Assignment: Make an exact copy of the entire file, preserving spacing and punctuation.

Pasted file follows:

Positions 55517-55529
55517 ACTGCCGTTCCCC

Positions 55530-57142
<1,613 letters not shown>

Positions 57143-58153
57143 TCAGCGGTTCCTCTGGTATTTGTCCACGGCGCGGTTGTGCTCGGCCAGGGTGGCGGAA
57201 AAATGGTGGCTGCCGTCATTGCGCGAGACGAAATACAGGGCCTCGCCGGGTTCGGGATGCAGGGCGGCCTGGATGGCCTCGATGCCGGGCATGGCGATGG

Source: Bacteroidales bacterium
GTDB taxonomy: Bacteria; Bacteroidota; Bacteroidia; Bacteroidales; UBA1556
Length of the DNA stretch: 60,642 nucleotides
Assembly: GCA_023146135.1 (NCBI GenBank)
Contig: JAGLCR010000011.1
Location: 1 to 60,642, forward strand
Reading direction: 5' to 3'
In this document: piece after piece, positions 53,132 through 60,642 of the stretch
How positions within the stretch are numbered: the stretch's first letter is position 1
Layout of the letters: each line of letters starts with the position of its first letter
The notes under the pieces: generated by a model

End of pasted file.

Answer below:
Positions 55517-55529
55517 ACTGCCGTTCCCC

Positions 55530-57142
<1,613 letters not shown>

Positions 57143-58153
57143 TCAGCGGTTCCTCTGGTATTTGTCCACGGCGCGGTTGTGCTCGGCCAGGGTGGCGGAA
57201 AAATGGTGGCTGCCGTCATTGCGCGAGACGAAATACAGGGCCTCGCCGGGTTCGGGATGCAGGGCGGCCTGGATGGCCTCGATGCCGGGCATGGCGATGG

Source: Bacteroidales bacterium
GTDB taxonomy: Bacteria; Bacteroidota; Bacteroidia; Bacteroidales; UBA1556
Length of the DNA stretch: 60,642 nucleotides
Assembly: GCA_023146135.1 (NCBI GenBank)
Contig: JAGLCR010000011.1
Location: 1 to 60,642, forward strand
Reading direction: 5' to 3'
In this document: piece after piece, positions 53,132 through 60,642 of the stretch
How positions within the stretch are numbered: the stretch's first letter is position 1
Layout of the letters: each line of letters starts with the position of its first letter
The notes under the pieces: generated by a model